Nicholas O. Davidson, M.D.

Internal Medicine
Division Chief
Developmental Biology

Molecular Cell Biology Program
Biochemistry, Biophysics, and Structural Biology Program
Biomedical Informatics and Data Science Program

  • 314-362-2027

  • 314-747-2909

  • 314-362-2033

  • 910 Clinical Sciences Research Building, North Tower



  • gene expression, RNA, cancer, mRNA editing, mRNA stability

  • Mammalian gene expression: Regulation through mRNA editing and RNA stabilization

Research Abstract:

Our lab studies the mechanisms and consequences of alterations in gene regulation, principally through changes in mRNA stability and posttranscriptional editing. We study the model of C to U RNA editing, which changes a CAA-> UAA translational stop (UAA) in intestinal apoB mRNA, and results in translational termination of apoB48. ApoB mRNA editing has important metabolic consequences for lipid metabolism and our group is interested in the genetic regulation of intestinal and hepatic lipid metabolism since these pathways have major effects on obesity and hepatic steatosis. Our laboratory cloned the catalytic subunit of the apoB RNA editing enzyme, an RNA-specific cytidine deaminase, Apobec1. We are interested in how Apobec1 finds its target (1 nucleotide in over 14,000) with such precision. One explanation is that Apobec1 binds to a partner protein (Apobec1 complementation factor, ACF) which is itself an RNA-binding protein and our work suggests that it is ACF-RNA binding that determines the specificity of Apobec1 C to U deamination. However, Apobec1 is also an RNA binding protein, with specificity for A+U rich templates. We have determined that other RNA targets exist for both Apobec1 binding and for ACF and we believe that the biological functions of both these genes reflects their interactions with this array of possible targets. We have mapped a high-affinity binding site for Apobec1, which, interestingly, is present in c-myc, COX-2, TNF-alpha and IL-2 mRNAs. Moreover, Apobec1 binding alters mRNA stability of these targets in both cell lines and animal tissues. Since we are interested in the implications of our work for human disease, we were intrigued by the finding that Apobec1-/- mice demonstrate reduced COX-2 mRNA stability in vivo. This is of interest since COX-2 mRNA and protein increase in human subjects with adenomatous colonic polyps and COX-2 mRNA increases further in colon cancer. This suggests that strategies to reduce COX-2 expression might abrogate the development of colon cancer. Genetic crosses of Apobec1 -/- mice into a strain of mice that develops intestinal polyps have now demonstrated protection from intestinal polyposis and reduced COX-2 expression, suggesting that Apobec1 may conceivably be a modifier of colon cancer susceptibility in humans. In addition, we are studying the function of the AU-rich RNA binding protein and Apobec1 partner, ACF. Mouse knockouts are early embryonic lethal, suggesting that ACF is required in a non-redundant manner for blastocyst implantation. Similarly, ACF knockdown in somatic cells leads to apoptosis and cell death. We are actively pursuing the range of RNA targets to which ACF binds, in-vivo.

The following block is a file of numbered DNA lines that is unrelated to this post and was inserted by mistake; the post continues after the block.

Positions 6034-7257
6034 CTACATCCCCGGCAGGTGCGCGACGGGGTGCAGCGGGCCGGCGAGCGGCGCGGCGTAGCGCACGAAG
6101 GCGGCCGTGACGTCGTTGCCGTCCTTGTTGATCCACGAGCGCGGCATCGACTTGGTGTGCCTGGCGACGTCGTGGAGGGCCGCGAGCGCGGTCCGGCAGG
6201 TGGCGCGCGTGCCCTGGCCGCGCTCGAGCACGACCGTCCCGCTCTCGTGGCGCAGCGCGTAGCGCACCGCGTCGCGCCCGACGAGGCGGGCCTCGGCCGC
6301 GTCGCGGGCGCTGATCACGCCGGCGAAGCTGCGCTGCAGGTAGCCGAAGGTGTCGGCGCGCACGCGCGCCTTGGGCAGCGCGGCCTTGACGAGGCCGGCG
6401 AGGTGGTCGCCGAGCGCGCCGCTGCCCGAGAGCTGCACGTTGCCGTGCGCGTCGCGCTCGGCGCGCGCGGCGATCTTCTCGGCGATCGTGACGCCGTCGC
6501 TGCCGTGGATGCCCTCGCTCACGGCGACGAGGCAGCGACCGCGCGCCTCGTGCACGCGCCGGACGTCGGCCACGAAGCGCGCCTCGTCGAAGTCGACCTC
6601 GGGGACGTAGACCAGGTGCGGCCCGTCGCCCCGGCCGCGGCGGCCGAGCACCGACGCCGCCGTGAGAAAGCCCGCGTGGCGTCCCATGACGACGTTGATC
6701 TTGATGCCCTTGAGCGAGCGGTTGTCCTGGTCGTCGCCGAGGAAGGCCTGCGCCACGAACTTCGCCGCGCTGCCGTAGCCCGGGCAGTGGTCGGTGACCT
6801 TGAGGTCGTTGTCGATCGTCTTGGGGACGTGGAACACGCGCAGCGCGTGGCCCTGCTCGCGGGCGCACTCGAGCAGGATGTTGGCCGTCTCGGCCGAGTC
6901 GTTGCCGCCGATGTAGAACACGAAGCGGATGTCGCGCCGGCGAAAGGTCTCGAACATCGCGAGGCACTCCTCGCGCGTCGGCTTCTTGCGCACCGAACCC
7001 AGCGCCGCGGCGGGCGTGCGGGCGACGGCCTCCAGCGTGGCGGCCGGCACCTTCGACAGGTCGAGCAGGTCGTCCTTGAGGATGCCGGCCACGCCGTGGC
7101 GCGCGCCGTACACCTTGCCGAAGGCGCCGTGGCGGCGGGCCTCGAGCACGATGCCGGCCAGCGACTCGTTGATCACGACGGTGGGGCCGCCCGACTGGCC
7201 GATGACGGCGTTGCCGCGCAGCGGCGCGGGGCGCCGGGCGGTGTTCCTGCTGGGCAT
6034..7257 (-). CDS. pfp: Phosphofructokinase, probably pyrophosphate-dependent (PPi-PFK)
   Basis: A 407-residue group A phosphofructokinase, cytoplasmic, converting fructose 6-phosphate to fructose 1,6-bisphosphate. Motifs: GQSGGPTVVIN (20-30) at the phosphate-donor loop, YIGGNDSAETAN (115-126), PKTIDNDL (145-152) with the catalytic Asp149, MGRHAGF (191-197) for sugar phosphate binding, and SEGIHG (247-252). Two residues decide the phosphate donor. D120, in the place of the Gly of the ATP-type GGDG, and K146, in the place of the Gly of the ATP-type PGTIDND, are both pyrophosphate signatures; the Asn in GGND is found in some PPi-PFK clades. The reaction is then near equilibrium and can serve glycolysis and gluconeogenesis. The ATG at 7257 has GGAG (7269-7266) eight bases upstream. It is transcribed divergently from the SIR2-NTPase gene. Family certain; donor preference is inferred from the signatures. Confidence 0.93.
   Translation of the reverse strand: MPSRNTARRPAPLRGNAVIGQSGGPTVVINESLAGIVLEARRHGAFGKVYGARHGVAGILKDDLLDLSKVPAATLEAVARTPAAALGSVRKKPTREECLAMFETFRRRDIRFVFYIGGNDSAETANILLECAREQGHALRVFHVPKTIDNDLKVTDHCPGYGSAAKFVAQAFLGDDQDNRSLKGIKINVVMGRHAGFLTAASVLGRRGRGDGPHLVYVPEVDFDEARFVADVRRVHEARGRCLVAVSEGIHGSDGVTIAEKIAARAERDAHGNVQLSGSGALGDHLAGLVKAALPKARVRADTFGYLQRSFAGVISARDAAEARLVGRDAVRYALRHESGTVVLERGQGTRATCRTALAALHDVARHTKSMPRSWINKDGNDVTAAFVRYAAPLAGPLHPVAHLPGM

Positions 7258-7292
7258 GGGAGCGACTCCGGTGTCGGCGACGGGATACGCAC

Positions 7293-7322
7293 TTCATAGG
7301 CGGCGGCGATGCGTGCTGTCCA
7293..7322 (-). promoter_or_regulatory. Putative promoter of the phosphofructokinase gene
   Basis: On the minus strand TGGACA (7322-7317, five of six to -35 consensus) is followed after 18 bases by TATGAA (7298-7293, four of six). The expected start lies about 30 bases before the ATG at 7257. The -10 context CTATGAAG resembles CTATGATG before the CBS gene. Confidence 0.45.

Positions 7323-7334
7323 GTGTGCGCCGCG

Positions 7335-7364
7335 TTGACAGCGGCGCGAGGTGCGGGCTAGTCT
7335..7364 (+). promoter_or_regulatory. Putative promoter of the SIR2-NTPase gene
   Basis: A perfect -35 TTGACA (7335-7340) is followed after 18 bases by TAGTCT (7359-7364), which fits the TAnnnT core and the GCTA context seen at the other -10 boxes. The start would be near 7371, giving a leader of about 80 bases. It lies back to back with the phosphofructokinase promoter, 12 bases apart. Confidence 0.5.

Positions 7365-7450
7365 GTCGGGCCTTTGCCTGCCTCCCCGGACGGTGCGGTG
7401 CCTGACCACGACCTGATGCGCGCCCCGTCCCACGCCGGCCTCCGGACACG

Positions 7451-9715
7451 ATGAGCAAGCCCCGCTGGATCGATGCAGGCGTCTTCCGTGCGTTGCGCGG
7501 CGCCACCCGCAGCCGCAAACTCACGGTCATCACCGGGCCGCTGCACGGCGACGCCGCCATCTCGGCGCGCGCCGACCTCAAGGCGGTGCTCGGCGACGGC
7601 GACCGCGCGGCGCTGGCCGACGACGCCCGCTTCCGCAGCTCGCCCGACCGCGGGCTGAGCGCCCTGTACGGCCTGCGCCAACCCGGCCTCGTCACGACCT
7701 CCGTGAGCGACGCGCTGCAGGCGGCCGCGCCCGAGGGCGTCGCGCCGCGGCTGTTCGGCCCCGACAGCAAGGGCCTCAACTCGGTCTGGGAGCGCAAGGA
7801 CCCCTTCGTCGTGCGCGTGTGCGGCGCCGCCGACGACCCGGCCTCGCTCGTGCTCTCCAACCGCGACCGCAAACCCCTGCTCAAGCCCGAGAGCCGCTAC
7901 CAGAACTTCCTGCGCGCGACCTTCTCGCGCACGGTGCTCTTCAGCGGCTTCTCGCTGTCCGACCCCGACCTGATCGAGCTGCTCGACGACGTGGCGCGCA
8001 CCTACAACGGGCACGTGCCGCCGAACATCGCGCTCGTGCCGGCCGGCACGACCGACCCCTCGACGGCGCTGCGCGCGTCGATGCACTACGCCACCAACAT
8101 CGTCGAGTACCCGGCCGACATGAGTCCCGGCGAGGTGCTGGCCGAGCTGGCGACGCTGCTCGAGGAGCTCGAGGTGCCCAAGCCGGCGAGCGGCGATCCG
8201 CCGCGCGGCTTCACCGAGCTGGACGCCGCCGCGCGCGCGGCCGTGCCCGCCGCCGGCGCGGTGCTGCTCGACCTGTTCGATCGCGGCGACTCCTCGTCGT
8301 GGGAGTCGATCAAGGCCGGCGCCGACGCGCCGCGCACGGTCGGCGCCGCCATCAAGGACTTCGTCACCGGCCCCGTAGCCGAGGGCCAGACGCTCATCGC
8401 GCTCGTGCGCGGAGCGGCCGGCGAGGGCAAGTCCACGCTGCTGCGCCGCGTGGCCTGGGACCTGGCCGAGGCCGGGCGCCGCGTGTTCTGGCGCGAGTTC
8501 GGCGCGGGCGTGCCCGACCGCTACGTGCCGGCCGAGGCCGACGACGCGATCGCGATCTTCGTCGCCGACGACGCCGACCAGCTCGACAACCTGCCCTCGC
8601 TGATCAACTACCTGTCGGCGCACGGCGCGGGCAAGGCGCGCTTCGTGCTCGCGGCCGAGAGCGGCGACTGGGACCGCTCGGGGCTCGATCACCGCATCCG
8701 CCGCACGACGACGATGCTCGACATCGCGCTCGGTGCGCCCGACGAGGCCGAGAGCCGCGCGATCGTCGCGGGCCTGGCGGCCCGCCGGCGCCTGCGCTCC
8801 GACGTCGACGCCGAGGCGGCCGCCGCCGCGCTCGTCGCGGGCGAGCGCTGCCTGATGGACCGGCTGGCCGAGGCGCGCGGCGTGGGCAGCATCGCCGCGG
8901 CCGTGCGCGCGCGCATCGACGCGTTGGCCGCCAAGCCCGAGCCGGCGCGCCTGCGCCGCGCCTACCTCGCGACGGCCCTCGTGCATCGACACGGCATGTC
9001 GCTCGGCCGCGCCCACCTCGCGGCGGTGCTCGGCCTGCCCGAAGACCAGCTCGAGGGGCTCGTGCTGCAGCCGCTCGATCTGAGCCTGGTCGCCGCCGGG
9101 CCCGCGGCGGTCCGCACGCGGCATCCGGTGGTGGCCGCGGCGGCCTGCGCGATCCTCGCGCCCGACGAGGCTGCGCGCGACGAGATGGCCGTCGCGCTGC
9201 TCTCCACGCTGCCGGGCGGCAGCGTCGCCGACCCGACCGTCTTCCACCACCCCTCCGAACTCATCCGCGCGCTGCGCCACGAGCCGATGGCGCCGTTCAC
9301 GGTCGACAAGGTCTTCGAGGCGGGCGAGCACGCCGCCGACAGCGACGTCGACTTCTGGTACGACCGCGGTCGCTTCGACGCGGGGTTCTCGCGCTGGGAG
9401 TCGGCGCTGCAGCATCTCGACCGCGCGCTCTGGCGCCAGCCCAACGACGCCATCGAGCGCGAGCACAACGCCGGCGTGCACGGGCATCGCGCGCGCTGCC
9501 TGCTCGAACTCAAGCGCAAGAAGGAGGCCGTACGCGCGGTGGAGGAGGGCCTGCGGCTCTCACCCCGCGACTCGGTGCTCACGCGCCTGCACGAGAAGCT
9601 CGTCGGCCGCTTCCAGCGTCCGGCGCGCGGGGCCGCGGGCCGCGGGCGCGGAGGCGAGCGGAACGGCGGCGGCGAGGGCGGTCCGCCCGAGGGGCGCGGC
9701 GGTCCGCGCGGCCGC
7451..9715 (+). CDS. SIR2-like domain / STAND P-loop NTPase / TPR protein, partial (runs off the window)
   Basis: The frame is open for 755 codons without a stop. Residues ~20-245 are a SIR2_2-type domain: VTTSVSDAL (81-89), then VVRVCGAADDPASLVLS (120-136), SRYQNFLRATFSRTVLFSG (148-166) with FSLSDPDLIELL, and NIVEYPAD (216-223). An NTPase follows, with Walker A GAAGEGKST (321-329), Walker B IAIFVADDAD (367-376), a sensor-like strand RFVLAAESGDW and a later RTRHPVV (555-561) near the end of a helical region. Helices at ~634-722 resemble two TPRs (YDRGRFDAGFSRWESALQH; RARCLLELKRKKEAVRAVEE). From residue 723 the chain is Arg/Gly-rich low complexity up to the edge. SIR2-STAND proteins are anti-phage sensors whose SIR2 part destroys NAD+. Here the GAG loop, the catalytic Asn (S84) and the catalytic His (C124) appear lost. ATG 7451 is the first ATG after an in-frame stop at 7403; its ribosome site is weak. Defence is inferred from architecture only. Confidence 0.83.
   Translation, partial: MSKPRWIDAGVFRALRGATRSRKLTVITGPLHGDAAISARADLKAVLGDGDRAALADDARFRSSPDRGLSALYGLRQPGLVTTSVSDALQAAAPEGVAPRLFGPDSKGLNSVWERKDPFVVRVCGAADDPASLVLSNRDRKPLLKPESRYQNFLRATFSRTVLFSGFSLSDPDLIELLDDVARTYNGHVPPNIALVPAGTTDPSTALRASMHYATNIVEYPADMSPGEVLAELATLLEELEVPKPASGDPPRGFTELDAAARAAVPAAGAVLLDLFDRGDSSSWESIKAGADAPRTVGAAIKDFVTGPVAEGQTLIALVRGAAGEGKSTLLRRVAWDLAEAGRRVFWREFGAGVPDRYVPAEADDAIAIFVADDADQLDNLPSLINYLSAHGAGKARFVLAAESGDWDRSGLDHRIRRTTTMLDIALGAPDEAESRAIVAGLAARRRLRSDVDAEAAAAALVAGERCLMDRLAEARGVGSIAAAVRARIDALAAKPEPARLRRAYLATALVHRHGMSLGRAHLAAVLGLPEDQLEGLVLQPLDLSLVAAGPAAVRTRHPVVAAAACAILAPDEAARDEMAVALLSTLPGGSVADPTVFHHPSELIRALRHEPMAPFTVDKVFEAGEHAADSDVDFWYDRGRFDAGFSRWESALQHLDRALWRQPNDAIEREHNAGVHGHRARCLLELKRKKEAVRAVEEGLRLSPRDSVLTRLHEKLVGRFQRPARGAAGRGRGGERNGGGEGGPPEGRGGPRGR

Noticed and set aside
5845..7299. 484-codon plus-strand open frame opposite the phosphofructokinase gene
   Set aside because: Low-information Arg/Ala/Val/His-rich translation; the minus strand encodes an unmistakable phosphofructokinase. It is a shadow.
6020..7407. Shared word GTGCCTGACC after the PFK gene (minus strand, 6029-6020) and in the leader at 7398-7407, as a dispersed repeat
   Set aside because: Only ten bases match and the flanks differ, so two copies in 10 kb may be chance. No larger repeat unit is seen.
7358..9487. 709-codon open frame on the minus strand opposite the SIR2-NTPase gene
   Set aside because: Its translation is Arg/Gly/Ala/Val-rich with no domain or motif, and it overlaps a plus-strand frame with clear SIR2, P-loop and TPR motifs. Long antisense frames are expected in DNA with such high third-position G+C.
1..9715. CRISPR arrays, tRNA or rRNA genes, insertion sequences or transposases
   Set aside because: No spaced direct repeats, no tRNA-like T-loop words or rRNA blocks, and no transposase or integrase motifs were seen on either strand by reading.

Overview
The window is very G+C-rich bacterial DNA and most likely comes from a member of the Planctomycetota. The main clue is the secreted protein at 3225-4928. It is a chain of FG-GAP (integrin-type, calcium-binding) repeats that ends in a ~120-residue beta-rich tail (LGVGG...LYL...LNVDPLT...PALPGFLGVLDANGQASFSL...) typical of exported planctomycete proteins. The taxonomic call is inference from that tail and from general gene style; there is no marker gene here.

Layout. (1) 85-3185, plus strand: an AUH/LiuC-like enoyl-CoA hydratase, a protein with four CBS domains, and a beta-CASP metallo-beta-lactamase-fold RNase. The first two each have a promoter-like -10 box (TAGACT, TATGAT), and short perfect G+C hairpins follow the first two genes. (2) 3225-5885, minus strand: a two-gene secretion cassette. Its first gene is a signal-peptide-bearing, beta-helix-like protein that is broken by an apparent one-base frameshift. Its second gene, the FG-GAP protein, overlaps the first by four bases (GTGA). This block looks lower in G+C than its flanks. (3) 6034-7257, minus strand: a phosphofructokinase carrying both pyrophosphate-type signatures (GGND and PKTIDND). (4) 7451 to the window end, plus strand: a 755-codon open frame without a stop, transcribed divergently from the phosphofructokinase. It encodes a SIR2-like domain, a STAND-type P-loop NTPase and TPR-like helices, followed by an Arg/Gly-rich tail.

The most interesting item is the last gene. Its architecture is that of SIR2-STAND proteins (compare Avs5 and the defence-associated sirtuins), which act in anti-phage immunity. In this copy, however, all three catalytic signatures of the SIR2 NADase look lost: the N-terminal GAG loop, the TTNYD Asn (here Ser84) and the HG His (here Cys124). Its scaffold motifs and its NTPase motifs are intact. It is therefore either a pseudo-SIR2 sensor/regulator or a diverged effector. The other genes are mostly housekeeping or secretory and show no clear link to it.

Selected Publications:

Xie, Y, Luo, J, Kennedy, S, Davidson, NO. Conditional intestinal lipotoxicity in Apobec-1-/- Mttp-IKO mice: A survival advantage for mammalian intestinal apolipoprotein B mRNA editing. J. Biol. Chem. 2007 282:33043-33051.

Blanc, V, Henderson, JO, Cho, SJ, et al. Deletion of the AU-rich RNA binding protein apobec-1 reduces intestinal tumor burden in Apcmin mice. Cancer Research 2007 67:8565-8573.

Blanc V, Henderson JO, Newberry EP, et al. Targeted deletion of the murine apobec-1 complementation factor (acf) gene results in embryonic lethality. Mol Cell Biol 2005 26(16):7260-7269.

Anant S, Murmu N, Houchen CW, et al. Apobec-l protects intestine from radiation injury through posttranscriptional regulation of cyclooxygenase-2 expression. Gastroenterology 2004 127:1139-1149.

Anant S, Davidson NO. An AU-rich sequence element [UUUN(A/U)U] downstream of the edited C in apolipoprotein B mRNA is a high affinity binding site for apobec-1: Binding of this motif in the 3’ untranslated region of c-myc increases mRNA stability. Mol Cell Biol 2000 20:1982-1992.

Last Updated: 8/3/2011 3:04:40 PM

Back To Top

Follow us: